Remember when GM pulled their Facebook ads because they “didn’t work”? Yeah, about that.

From Bloomberg:

Facebook (FB) got a black eye last week when General Motors (GM) announced it would cease advertising on the platform, yanking $10 million in annual ad spending away from Mark Zuckerberg just days before the company’s IPO. The move caused some to wonder if Facebook’s business model is flawed. After all, the social network made 85 percent of its $3.7 billion in revenue last year from those little ad boxes on the side. If marketers stop buying them, Facebook’s stock price could get hit even harder and further than its 11 percent ding on May 21.

That’s wrong-headed, because no free market spends billions on a media format with zero return. What GM’s retreat really shows is the harsh reality that other brands must face: Making social-media communications work requires heavier lift than many organizations can muster.

Before we conclude that Facebook ads don’t work, first let’s put GM’s slap into context. The auto giant is emerging from a bailout crisis in a strong, lean mode, slashing costs to shore up its balance sheet. The company has reportedly targeted $2 billion in marketing expense reductions over the next five years. Cutting Facebook ads by $10 million puts GM only 0.5 percent of the way there. A few days after the Facebook news, GM announced it will not advertise in the 2013 Super Bowl.

GM has a robust presence on Facebook and in other social media, beyond paid advertising. When I riffed on Twitter, “Wow, GM yanks $10M from FB…” Mary Henige, GM’s director of social media, tweeted back: “We have more than 8mil friends on FB; not leaving them; engagement & content isn’t same as advertising.” Fair point, Mary.

But the truth is that Facebook ads work better for some businesses than others. GM did what any savvy marketer facing a budget squeeze does—it optimized away from underperforming media channels. Advertising, after all, is an investment. You need to put your funds against what works best.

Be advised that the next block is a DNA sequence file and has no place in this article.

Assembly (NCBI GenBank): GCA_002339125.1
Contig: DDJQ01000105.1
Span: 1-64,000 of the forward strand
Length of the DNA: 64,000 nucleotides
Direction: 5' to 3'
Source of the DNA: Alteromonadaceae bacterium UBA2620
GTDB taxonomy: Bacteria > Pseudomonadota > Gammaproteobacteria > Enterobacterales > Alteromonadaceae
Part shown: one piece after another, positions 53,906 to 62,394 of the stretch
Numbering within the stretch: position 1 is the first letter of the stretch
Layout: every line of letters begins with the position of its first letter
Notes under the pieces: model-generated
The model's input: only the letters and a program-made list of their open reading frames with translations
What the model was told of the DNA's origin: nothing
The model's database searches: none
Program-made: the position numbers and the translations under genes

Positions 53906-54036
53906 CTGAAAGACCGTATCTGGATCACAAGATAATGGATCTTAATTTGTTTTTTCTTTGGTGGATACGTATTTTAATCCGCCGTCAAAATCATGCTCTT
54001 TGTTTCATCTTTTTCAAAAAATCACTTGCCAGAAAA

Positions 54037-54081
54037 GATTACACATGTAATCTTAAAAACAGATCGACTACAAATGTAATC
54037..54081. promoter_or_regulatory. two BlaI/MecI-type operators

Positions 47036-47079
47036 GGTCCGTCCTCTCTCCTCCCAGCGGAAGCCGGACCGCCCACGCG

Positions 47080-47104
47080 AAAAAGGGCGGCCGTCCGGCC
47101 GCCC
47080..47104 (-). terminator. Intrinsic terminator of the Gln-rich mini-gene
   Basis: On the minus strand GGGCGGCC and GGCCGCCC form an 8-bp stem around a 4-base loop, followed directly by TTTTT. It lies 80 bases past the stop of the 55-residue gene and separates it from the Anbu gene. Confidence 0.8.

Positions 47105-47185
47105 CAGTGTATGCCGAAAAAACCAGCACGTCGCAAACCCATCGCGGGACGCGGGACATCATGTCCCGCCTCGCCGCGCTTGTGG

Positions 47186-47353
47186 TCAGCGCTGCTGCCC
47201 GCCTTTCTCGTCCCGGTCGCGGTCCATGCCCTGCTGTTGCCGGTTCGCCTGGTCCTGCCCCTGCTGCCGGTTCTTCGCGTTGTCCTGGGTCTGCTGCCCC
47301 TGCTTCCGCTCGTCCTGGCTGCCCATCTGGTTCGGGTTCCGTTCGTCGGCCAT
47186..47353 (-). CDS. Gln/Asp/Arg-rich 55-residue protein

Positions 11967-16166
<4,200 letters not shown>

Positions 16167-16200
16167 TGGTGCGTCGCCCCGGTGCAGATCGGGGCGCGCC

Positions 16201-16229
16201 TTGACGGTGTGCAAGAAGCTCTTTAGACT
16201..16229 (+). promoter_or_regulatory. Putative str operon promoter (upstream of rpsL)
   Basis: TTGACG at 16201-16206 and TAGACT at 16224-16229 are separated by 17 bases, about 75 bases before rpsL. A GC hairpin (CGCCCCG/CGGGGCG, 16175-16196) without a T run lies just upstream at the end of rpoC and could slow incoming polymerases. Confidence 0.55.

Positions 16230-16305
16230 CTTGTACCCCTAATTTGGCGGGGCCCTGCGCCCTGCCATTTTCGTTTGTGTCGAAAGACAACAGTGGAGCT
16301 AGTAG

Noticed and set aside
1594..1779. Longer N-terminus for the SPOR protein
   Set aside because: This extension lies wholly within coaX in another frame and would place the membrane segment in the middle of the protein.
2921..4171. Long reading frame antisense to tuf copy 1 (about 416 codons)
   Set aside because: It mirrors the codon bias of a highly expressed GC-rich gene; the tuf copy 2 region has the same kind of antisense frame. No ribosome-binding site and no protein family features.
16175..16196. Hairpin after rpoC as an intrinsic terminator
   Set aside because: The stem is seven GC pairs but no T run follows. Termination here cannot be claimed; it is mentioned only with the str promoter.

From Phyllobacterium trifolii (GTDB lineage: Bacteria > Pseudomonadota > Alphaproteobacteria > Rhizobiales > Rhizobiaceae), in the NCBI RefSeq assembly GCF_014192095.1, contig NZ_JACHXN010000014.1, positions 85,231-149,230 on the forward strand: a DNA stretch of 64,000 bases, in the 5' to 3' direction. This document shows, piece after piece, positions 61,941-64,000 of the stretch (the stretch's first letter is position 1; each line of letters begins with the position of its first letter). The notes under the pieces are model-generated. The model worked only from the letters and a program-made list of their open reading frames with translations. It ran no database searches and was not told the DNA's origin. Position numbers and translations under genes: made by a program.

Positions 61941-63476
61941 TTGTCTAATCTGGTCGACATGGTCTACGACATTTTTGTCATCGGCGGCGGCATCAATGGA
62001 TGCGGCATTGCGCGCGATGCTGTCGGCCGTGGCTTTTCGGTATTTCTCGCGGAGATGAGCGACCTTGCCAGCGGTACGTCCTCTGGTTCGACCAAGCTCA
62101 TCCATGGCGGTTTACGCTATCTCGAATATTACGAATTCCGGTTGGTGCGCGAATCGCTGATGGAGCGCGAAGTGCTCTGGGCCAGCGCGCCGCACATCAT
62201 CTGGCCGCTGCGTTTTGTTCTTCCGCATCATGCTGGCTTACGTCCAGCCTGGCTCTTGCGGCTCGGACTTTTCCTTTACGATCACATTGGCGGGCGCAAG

Most Facebook ads are bought on a cost-per-click basis. This means the front-end cost of getting a potential consumer to respond is low, typically less than $2 per click. Each click on a Facebook ad puts a consumer on your product web site. If you then can get only 1 percent of those consumers who click on ads to “convert” and buy your product, you’ve achieved a $200 cost per sale. In essence, marketers try to buy customers at the lowest cost per sale possible. Paying $200 per new customer isn’t bad for many business models.

The challenge with Facebook, though, is that conversion rates can be very low in some product categories. Social media users are being social, after all. Unlike the pay-per-click ads that Google (GOOG) serves up only after consumers type in the names of products they are hunting, Facebook ads pop up while you’re bragging about your five-mile run. Curious tire-kickers might click on a GM Facebook ad to see the sexy Chevy Volt, but that doesn’t mean they want to buy one. If your conversion rate—the portion of people who eventually buy after clicking on your Facebook ad—falls from 1 percent to 0.1 percent, you’re now talking a $2,000 per-sale cost. That’s an expensive customer acquisition.

Keeping Facebook conversion rates up and customer acquisition costs down requires a constant battery of audience-targeting refinement, creative testing, and website “landing page” adjustments. Even if all that works perfectly, it’s often very difficult to track all the consumer respondents who come in via Facebook and end up on a sales floor. Salespeople notoriously steal credit for respondents whose interest was triggered by advertising; they often get higher commissions for leads they generate, vs. prospects handed to them by marketing. This challenge in marketing is called “attribution modeling,” and if a marketing model misallocates even one-third of Facebook respondents, the math on Facebook return on investment tips the wrong way.

The second challenge with Facebook is that brands struggle to reap real value from its social interactions, which often start with paid advertising. Facebook is famous for its “likes,” which supposedly open the door to a wonderful engagement between brands and consumers. If a consumer sees your Facebook ad, she might “like” your brand, allowing its content to pop up again later in her Facebook stream. The idea is that you move from being an old-fashioned, interruptive advertiser to become a real “friend” of the consumer, sharing brand stories in the middle of her Facebook page, right next to her college roommate’s cat photos.